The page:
Dean and his family put up decorations around their house for both Christmas and Hanukkah.

“We have a Christmas tree and we have stockings [for Christmas],” Dean said. “For Hanukkah, we have lots of different knick-knacks around the house. We have a Star of David that has blue lights, and that sits right next to the Christmas tree.”

They have made it so that celebrating both Christmas and Hanukkah does not bring up any challenges, and the Deans consider themselves lucky that both of their families are accepting.

“If both families are celebrating Christmas, you [have] to find a way to make it to both houses on Christmas Day, and that’s kind of a hassle — so it has been kind of nice,” Dean said. “We have Hanukkah, and then we have Christmas, and they are separate.”

The Deans have learned how to incorporate both religions into their life and keep family traditions alive.

“I know I brought up both my children with a very strong belief in God and the same values, so I feel pretty good about that,” he said.“I just have a strong belief that religion, done well — no matter the religion — makes the world a better place.”


While most students’ holiday seasons start in December, for senior Sarah Gordon, this year it started Nov. 28. Gordon’s family is both Christian and Jewish, so she celebrates both Christmas and Hanukkah.

Photo submitted by Sarah Gordon

“My mom [grew] up Catholic, regardless of whether or not she still follows that, and my dad’s side is Jewish,” she said. “That means we celebrate both holidays. Despite being non-religious, I partake in different holiday traditions like Christmas and Hanukkah.”

Traditionally, members of the community are only considered Jewish if their mother is, but Gordon’s parents decided to raise her and her siblings in the culture anyway. Her family has tried hard to not lean too far in either direction.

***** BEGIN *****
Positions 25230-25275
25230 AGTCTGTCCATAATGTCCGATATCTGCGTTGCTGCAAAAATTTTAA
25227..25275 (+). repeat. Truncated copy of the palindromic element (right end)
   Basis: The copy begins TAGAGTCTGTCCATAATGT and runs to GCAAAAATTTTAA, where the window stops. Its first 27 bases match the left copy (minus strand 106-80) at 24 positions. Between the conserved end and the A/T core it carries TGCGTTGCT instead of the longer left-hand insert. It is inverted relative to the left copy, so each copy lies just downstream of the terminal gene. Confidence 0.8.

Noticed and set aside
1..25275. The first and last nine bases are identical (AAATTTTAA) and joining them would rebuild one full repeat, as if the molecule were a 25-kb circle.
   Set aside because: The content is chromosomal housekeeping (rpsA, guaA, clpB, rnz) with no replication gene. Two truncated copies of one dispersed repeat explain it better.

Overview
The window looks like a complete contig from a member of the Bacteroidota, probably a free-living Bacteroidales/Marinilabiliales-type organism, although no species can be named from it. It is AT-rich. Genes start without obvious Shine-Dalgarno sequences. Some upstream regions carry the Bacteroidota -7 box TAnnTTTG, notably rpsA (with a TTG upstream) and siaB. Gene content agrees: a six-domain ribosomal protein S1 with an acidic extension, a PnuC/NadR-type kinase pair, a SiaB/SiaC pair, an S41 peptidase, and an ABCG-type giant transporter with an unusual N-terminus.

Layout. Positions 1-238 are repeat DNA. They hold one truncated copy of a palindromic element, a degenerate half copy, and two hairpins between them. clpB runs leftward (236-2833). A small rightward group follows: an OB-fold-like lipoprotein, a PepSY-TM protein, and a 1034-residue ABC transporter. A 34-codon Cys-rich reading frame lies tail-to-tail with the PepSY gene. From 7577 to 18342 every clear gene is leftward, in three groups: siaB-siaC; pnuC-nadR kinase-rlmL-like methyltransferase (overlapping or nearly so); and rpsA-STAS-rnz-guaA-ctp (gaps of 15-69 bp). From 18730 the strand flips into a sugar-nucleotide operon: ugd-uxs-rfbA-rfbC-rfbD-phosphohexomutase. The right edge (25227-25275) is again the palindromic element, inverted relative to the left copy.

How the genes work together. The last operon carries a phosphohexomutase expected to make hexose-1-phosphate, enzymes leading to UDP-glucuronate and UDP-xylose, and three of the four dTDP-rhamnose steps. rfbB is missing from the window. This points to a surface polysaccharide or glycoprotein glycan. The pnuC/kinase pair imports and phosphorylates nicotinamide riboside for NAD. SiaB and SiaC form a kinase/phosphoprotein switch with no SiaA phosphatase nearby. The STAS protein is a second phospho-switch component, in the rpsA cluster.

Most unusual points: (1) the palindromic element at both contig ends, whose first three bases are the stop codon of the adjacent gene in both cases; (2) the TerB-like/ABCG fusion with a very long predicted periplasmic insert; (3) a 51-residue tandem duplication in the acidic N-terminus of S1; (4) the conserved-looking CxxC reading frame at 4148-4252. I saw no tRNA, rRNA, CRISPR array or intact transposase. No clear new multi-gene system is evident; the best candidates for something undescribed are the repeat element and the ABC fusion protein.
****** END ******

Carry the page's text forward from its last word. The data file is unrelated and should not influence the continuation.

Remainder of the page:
“We always put out non-specific lights that don’t go with either holiday,” she said. “We put out rainbow lights and white lights as opposed to red and green or blue and gold, the colors of Christmas and Hanukkah. We also like to put up stockings for all of our pets.”

Gordon has found that it can be hard to balance both holidays, but she has started to figure it out over time.

“I tried to coin the term ‘Christmasukkah’ a couple years back,” Gordon said. “As a non-religious person, I care a lot more about the experiences and the feelings associated with the holidays than the actual [religious] meaning itself.”

Finding merits in the morals of the season, Gordon explains there is more to the holidays than the religious aspects.

“It’s important for a lot of people [to honor] how Hanukkah and Christmas came to be,” she said. “For me personally, I associate it a lot more with the spirit of family and getting together and, importantly, the spirit of giving and camaraderie.”

Over the years, Gordon’s family has learned to celebrate both holidays in conjunction, focusing on the importance of gathering as a family.

“It’s definitely difficult considering I have a very large family,” she said. “Both of my parents’ parents are divorced, so I have four sets of grandparents. It’s definitely about making sure you have the ability to spend time with

Infographic by Ayesha Khan

everybody because, especially for retired people, just being able to see you and communicate with you and figure out what’s going on in your life means so much. Even though everybody’s busy, since there’s an extra break from school, that helps to be able to connect with people and organize events.”

Due to her background and the practices that she engages in, Gordon feels she has learned a lot from her holiday experiences.

“Being interfaith has definitely made me want to learn more about religion, even though I am not spiritual,” she said. “I am friends with a lot of spiritual people from different religions. I really enjoy learning about other people’s religions because it sort of shapes and inspires my worldview, and I take bits and pieces from other people’s experiences to shape my opinions.”